Wonderfully enjoyable. . . . A foreword by Heston Blumenthal puts this edition in context: "[Escoffier] said he wanted the book to be 'a useful tool rather than just a recipe book,' and that's exactly what it is." Another nice grace note--a very brief biography of Escoffier on pages xx-xxii by his grandson Pierre P. Escoffier.
While Escoffier may have said that this is not a recipe book, the recipes are delightfully straightforward. I have made Cerise jubilee any number of times. His description of how to make this is one of the shortest and most direct. That impressed me!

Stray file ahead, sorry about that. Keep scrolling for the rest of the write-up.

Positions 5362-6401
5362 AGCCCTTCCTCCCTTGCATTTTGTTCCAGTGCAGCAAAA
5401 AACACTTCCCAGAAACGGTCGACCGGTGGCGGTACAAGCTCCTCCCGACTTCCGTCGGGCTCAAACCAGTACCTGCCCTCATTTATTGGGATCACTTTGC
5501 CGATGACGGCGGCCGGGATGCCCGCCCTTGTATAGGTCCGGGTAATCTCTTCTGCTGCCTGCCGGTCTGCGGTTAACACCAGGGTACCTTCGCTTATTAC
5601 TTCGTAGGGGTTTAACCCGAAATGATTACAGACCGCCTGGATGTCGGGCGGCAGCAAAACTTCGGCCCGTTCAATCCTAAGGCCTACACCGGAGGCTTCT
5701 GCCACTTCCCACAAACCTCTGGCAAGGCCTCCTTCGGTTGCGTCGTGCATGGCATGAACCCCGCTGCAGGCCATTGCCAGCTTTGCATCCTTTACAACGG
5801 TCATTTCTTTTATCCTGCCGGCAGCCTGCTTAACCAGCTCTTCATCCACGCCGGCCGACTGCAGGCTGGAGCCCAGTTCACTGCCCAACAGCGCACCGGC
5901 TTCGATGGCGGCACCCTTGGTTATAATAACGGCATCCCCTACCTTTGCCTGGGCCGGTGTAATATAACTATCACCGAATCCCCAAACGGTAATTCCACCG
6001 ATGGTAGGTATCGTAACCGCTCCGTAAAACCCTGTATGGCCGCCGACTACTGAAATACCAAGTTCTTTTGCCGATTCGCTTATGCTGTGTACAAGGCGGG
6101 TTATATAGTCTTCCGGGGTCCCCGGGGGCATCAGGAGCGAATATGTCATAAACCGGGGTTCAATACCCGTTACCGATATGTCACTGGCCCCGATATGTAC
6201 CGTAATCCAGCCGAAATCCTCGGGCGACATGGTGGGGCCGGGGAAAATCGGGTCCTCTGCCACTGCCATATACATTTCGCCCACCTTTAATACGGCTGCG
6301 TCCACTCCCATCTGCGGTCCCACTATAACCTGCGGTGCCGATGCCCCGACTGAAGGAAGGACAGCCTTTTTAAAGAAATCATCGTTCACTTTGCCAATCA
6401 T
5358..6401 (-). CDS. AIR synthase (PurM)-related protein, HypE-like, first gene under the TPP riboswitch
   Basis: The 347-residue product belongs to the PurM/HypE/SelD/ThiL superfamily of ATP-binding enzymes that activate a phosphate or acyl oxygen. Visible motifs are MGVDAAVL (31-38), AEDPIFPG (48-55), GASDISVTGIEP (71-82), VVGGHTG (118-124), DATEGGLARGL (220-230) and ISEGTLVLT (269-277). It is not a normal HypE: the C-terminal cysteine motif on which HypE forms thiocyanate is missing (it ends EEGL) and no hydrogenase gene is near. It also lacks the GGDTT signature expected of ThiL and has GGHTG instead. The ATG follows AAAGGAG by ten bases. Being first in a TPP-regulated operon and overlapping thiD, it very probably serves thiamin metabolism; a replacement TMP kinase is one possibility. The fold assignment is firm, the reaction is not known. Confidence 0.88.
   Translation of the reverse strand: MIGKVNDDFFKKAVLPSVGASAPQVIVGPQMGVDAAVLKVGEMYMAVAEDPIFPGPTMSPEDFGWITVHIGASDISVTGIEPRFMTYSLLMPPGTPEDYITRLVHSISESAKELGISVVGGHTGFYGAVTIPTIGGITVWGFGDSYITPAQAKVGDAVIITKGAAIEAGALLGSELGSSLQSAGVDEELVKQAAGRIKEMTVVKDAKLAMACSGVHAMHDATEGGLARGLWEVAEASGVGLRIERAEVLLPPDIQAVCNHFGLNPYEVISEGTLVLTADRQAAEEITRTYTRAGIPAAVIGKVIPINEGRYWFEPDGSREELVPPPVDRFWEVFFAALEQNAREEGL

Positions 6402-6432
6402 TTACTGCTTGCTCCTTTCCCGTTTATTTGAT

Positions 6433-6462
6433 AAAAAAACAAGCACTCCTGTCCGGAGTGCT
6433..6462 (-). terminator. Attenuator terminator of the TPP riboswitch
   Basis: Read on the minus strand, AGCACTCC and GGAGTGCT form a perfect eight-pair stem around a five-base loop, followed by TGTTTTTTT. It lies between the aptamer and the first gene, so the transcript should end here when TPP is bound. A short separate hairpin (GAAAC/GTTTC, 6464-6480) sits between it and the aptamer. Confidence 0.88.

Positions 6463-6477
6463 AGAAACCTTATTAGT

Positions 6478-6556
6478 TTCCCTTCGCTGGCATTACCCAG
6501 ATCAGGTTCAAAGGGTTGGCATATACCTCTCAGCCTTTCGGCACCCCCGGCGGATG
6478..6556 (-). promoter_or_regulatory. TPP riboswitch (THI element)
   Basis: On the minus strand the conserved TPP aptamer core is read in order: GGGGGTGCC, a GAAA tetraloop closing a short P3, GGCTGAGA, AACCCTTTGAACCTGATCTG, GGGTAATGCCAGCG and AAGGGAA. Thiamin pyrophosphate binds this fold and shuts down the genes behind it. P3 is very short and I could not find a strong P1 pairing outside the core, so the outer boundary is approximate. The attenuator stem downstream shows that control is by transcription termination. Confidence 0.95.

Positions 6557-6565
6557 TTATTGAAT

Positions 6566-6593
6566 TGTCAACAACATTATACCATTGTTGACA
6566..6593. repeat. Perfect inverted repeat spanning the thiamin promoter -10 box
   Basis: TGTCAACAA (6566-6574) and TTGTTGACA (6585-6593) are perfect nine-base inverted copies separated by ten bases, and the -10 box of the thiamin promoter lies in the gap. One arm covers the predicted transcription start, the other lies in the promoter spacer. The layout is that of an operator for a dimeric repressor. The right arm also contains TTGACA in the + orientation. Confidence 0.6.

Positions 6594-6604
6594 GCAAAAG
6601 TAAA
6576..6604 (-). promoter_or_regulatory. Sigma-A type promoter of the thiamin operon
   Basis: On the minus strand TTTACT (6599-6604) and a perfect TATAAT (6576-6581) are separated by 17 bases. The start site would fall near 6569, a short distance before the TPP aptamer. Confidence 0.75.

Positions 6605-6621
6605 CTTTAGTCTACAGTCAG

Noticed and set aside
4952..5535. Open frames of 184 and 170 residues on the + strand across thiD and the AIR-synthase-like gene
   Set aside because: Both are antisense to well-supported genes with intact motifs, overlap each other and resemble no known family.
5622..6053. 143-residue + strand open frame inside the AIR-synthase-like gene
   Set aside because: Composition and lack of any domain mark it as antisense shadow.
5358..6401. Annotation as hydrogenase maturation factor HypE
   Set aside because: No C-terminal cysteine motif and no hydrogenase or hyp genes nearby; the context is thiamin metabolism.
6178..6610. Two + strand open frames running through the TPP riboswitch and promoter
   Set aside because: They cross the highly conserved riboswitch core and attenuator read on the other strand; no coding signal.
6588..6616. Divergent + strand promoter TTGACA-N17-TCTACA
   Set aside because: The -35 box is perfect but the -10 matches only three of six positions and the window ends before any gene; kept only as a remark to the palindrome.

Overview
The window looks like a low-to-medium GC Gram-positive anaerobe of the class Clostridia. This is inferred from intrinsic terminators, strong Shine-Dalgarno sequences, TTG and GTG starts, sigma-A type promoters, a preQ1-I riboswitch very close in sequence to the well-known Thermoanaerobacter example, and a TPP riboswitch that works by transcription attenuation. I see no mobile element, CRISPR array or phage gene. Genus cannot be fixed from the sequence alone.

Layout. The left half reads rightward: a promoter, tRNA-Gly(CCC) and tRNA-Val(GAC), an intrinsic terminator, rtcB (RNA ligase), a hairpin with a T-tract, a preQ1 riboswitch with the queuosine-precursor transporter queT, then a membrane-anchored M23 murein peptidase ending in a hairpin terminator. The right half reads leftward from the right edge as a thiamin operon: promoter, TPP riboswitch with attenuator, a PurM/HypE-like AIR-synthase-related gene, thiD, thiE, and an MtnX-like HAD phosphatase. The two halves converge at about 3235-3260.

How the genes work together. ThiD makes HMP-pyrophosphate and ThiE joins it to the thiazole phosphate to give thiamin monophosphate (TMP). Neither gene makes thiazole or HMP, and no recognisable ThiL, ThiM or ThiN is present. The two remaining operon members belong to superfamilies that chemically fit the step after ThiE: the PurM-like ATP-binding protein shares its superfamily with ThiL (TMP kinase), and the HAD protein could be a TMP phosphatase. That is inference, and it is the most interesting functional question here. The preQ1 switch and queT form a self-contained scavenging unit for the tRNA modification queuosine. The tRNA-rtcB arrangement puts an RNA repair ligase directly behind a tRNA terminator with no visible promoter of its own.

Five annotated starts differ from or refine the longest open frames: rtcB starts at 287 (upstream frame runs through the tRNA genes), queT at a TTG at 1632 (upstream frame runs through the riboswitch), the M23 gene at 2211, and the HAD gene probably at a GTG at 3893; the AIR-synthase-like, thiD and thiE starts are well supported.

To the extent that it is relevant, the chapters are organized by various obvious categories: sauces, garnishes, soups, hors-d'oeuvre, eggs, fish, butchers' meat, poultry, game, composite entrees, roasts, vegetables, sweets and desserts, ices, sandwiches, and fruits, jams, and drinks. Covering the waterfront, in short.
Each section, of course, features many recipes. But the short introductory comments are also worthy of note. Here, Escoffier provides general statements about how to approach matters. Sauces? He speaks of basic preparations, such as stocks, glazes, mirepoix, and so on. Back to basics. Then, some general principles on preparing sauces. In short, one gains his perspective on sauces before actually exploring individual recipes.
All in all, a most enjoyable volume for an amateur cook like me.